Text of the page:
Skip to main content

Blog posts are one of the easiest ways to regularly provide the fresh, relevant content that search engines love. They also give potential customers a reason to follow your business even when they’re not yet ready to buy.

However, effective SEO blog posts are written differently than the essays you were taught to write in school.

Why? Consider your own reading habits. What happens when you see a massive block of text? If you’re like most people, your eyes glaze over. And that’s just one of many examples.

Persuasive writing (which rests at the heart of effective SEO blog posts) means writing effectively for broad consumer audiences, not teachers or professors. In this post, we’ll show you how to write an SEO blog post that ranks and converts.

How Does Blogging Help SEO?

First, let’s discuss why this even matters.

Blog posts allow businesses of any size to regularly post timely, relevant updates to their website. These updates may cover industry innovations, upcoming events, awards, new services, better ways of serving customers – and pretty much anything else that’s newsworthy to potential customers.

Search engines like Google love to see content that’s both timely and relevant. It showcases your expertise in both your industry and local area. In Google’s eyes, this makes you more likely to provide the best answers for their users.

This is especially lucrative for small, local businesses. Blog posts show that small businesses stay in touch with their industry and how it impacts the local area.

Blogs can also help keep your business top-of-mind among potential customers. They give consumers a reason to follow your website, even if they’re not ready to convert now but might be later.

However, maintaining the modern consumer’s attention is no easy task. We’re all surrounded by more distractions than ever before.

Fortunately, studies have shown that specific factors help engage and maintain a reader’s attention. Search engines know this and consider these specific factors when ranking websites. We’ll discuss them below.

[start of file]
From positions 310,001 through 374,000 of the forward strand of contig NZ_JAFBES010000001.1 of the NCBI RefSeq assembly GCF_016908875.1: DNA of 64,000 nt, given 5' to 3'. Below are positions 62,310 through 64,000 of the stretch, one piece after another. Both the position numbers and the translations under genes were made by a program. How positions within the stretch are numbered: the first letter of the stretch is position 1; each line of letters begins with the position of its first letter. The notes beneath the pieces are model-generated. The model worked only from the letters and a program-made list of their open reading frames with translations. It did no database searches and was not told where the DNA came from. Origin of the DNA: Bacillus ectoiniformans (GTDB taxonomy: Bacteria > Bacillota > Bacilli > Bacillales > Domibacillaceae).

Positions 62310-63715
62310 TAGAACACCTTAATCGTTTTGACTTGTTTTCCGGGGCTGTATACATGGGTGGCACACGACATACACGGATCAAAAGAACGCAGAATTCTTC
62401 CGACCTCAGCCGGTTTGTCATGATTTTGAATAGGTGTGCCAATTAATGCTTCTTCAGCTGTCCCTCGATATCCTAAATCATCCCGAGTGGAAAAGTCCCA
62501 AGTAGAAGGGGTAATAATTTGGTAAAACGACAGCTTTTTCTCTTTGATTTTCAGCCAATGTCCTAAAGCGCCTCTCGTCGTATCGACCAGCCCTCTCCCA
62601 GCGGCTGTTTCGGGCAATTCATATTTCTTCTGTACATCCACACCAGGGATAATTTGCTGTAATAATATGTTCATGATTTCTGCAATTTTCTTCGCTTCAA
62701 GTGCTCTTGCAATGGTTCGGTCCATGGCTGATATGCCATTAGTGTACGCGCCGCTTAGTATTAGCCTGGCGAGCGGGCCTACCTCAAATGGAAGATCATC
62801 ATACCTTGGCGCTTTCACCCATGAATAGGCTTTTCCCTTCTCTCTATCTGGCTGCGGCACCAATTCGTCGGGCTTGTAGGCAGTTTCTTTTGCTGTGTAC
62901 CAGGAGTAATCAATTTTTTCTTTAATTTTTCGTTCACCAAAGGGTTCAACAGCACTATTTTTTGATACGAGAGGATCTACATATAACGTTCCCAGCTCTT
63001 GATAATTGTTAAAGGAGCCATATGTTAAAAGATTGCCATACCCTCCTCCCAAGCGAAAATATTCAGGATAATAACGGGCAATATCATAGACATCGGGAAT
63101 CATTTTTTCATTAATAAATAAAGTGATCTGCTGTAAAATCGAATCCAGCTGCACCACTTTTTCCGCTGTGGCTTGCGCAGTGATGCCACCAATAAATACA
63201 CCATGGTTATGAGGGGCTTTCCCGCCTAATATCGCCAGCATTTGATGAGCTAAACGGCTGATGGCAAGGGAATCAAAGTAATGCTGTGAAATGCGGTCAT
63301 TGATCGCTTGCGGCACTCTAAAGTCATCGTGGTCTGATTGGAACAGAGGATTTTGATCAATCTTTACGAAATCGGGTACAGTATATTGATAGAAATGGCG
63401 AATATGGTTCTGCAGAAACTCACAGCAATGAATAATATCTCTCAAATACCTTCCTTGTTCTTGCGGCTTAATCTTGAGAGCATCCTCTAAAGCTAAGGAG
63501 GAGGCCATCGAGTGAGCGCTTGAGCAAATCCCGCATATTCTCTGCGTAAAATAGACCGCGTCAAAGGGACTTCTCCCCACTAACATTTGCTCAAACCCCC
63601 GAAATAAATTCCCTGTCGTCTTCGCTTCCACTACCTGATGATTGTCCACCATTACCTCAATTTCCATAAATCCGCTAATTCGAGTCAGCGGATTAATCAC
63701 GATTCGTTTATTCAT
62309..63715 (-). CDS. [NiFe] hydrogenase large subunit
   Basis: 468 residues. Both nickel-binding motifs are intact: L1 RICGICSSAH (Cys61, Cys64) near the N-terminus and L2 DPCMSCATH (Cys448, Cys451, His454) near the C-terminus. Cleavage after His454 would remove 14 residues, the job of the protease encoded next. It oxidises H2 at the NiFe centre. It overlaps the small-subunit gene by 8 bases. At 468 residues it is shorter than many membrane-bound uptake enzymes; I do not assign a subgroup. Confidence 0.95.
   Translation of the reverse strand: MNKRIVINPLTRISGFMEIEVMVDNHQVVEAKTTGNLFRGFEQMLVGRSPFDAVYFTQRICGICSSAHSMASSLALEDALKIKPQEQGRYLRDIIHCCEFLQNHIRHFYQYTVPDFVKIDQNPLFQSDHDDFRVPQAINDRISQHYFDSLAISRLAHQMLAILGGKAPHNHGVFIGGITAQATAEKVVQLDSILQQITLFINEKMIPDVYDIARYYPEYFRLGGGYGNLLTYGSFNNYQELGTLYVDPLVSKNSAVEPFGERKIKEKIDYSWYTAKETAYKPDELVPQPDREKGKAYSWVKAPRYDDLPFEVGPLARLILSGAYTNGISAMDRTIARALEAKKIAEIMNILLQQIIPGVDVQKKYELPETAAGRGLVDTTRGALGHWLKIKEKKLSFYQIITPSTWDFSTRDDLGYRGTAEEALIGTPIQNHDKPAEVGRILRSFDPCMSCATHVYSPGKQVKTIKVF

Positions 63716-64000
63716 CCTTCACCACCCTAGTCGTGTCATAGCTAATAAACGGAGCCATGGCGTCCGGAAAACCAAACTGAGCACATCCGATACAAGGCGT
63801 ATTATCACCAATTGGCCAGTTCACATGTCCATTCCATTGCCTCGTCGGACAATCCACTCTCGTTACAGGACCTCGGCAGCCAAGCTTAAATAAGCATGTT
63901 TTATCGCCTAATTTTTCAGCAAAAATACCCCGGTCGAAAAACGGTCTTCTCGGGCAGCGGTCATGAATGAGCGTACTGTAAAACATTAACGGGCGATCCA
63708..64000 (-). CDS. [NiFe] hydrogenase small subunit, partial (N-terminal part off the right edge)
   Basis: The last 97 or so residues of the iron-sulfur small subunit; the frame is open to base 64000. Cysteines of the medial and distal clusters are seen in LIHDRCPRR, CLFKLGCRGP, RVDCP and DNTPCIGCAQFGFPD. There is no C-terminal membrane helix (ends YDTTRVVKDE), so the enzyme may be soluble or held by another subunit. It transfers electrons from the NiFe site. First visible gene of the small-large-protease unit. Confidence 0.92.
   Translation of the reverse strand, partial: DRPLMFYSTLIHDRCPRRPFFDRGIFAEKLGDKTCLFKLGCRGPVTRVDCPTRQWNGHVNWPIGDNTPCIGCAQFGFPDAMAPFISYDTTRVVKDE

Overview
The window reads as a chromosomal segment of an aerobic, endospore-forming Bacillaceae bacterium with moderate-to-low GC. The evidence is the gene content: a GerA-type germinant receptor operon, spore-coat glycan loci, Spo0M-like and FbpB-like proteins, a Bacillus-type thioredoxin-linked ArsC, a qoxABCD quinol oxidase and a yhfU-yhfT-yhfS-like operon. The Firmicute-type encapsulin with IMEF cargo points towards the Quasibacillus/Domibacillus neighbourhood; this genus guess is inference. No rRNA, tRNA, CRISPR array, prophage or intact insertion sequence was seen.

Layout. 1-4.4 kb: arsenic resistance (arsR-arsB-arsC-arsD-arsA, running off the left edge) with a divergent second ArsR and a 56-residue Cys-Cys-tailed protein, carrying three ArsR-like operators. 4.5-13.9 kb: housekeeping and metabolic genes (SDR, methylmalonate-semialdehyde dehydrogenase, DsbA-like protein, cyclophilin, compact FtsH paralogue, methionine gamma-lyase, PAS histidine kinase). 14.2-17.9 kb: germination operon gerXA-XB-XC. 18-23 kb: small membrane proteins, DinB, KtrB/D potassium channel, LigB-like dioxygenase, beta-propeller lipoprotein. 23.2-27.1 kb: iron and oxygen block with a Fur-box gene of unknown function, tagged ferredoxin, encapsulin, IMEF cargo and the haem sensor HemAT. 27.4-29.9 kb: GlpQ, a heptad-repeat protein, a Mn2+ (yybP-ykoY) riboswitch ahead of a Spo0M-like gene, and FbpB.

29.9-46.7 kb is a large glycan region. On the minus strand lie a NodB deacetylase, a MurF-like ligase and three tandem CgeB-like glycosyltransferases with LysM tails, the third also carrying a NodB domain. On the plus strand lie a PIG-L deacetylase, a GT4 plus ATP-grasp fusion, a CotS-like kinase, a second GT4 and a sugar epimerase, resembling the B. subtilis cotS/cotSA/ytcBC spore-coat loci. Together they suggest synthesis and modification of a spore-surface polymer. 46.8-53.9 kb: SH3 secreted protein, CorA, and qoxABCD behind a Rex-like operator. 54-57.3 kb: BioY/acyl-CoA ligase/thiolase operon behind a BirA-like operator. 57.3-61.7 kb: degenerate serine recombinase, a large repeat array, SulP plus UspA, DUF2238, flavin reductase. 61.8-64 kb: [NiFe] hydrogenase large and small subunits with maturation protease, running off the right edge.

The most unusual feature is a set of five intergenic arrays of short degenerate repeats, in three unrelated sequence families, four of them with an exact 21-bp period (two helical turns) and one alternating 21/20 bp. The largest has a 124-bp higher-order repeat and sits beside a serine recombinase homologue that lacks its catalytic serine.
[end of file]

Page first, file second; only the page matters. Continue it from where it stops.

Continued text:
Consider Readers Before Search Engines

Search engine rankings are useless if they don’t convert. It’s not enough to get people on your website; you have to convince them to act. So, the most important lesson in learning how to write SEO blog posts is to write for readers first.

Determining Your Blog Post’s Scope

One of the greatest benefits of SEO-friendly blog posts is the ability to target long tail keywords. These are the more specific search phrases (aka keywords) that people are searching for. They live at the bottom of the sales funnel, so while there are typically fewer searches for them, those searchers are usually closer to converting.

This can make it difficult to determine the appropriate scope for your blog post. If it’s too broad, you’ll likely miss opportunities to attract the most motivated searchers. If it’s too narrow, your post may not rank for keywords that people are actually looking for.

Typically, we recommend using keyword research to find several lucrative long tail keywords that relate to a broader theme (typically represented by short tail keywords). Short tail keywords have larger search volumes, but are more difficult to rank for.

Targeting long tail keywords (which typically relate to subtopics) naturally creates a network of content that shows more relevance for broad short tail keywords. This sets you apart as an expert in even the most granular details of your industry. So, you can rank more easily for subtopics while steadily increasing your search engine rankings for broad topics with higher search volume.

Blog Structure for SEO

Studies and countless heatmaps (visuals that show how people read websites) confirm that we tend to scan more than we actually read. This means the structure of your blog post is absolutely vital for maintaining a reader’s attention.

Here’s a quick guide to blog structure for SEO.


Headings break up blog posts into relevant sections. Website code (HTML) uses six tiers for headings. Here are a few tips for proper heading use:

  • Try to keep content between headings relatively short – aim for about 200-350 words and around 3 paragraphs. This isn’t a hard rule, so if using more or fewer words makes logical sense, go for it.
  • While you want enough headings to make your content easy to scan, avoid stuffing an inordinate number of headings just to improve SEO rankings. It won’t work and readers will find your content confusing and unprofessional.
  • Try to keep headings short. They should never be more than one sentence long, but they can (and usually should) be shorter than a sentence.
  • Include just enough information for readers to understand the topic at hand. If you feel a longer introduction is merited, use a summary paragraph to introduce the content.


Paragraphs probably carry the most disparity between school essays and blog posts. In school, you’re encouraged to write 6-8 sentences per paragraph. In blog posts, they should only contain 1-3 sentences. Here are a few more tips: